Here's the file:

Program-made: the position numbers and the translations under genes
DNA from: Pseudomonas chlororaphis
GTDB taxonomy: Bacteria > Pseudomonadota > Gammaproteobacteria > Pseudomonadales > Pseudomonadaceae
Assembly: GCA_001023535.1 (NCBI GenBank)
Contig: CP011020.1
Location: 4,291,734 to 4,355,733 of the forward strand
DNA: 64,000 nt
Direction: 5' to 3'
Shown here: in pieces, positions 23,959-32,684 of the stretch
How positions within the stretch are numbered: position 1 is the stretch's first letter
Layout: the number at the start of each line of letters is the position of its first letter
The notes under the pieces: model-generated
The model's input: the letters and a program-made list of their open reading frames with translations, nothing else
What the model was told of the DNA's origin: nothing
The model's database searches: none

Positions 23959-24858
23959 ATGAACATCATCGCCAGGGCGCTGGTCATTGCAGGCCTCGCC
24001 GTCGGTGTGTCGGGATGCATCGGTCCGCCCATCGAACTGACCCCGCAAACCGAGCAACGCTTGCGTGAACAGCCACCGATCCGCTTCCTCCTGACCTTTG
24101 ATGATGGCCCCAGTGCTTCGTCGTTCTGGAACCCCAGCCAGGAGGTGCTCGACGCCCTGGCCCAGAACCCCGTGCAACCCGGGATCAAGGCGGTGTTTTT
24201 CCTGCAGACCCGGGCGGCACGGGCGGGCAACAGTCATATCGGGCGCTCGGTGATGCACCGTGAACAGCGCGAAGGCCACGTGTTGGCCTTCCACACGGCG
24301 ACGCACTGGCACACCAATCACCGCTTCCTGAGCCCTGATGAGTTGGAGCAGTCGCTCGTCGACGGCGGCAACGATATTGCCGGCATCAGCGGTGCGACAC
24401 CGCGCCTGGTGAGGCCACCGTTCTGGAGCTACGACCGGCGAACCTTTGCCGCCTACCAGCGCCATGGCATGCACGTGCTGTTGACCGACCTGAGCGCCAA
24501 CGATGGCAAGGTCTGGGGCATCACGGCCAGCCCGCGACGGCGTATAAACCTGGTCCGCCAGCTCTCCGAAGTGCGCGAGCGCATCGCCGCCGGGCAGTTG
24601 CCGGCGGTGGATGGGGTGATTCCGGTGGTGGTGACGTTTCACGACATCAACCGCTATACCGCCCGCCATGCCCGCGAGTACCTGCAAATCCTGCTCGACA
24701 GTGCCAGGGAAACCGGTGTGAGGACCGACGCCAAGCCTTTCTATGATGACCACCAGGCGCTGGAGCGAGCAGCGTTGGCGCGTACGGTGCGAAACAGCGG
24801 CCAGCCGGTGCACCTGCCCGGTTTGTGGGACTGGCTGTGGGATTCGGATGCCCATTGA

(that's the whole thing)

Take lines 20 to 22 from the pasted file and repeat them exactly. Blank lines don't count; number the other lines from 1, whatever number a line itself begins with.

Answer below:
24201 CCTGCAGACCCGGGCGGCACGGGCGGGCAACAGTCATATCGGGCGCTCGGTGATGCACCGTGAACAGCGCGAAGGCCACGTGTTGGCCTTCCACACGGCG
24301 ACGCACTGGCACACCAATCACCGCTTCCTGAGCCCTGATGAGTTGGAGCAGTCGCTCGTCGACGGCGGCAACGATATTGCCGGCATCAGCGGTGCGACAC
24401 CGCGCCTGGTGAGGCCACCGTTCTGGAGCTACGACCGGCGAACCTTTGCCGCCTACCAGCGCCATGGCATGCACGTGCTGTTGACCGACCTGAGCGCCAA